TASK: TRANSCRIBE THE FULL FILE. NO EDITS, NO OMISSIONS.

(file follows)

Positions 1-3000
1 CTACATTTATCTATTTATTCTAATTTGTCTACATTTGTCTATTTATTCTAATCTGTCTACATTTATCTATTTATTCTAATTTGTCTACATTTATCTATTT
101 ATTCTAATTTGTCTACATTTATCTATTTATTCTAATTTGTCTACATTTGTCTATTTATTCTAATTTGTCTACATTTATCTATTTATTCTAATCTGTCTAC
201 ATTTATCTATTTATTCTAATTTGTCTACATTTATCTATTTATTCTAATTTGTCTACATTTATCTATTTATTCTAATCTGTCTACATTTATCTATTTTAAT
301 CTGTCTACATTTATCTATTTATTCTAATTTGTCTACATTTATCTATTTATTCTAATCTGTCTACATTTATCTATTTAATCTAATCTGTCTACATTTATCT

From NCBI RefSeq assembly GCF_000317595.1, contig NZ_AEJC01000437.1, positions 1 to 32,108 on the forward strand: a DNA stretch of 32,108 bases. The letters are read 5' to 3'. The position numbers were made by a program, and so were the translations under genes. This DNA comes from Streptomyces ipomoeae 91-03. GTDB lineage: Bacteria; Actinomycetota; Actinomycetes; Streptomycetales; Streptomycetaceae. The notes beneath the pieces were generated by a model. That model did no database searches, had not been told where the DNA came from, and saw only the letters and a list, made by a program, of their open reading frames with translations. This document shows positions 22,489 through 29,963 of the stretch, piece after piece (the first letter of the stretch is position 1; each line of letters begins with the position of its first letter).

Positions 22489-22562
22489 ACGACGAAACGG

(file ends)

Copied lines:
Positions 1-3000
1 CTACATTTATCTATTTATTCTAATTTGTCTACATTTGTCTATTTATTCTAATCTGTCTACATTTATCTATTTATTCTAATTTGTCTACATTTATCTATTT
101 ATTCTAATTTGTCTACATTTATCTATTTATTCTAATTTGTCTACATTTGTCTATTTATTCTAATTTGTCTACATTTATCTATTTATTCTAATCTGTCTAC
201 ATTTATCTATTTATTCTAATTTGTCTACATTTATCTATTTATTCTAATTTGTCTACATTTATCTATTTATTCTAATCTGTCTACATTTATCTATTTTAAT
301 CTGTCTACATTTATCTATTTATTCTAATTTGTCTACATTTATCTATTTATTCTAATCTGTCTACATTTATCTATTTAATCTAATCTGTCTACATTTATCT

From NCBI RefSeq assembly GCF_000317595.1, contig NZ_AEJC01000437.1, positions 1 to 32,108 on the forward strand: a DNA stretch of 32,108 bases. The letters are read 5' to 3'. The position numbers were made by a program, and so were the translations under genes. This DNA comes from Streptomyces ipomoeae 91-03. GTDB lineage: Bacteria; Actinomycetota; Actinomycetes; Streptomycetales; Streptomycetaceae. The notes beneath the pieces were generated by a model. That model did no database searches, had not been told where the DNA came from, and saw only the letters and a list, made by a program, of their open reading frames with translations. This document shows positions 22,489 through 29,963 of the stretch, piece after piece (the first letter of the stretch is position 1; each line of letters begins with the position of its first letter).

Positions 22489-22562
22489 ACGACGAAACGG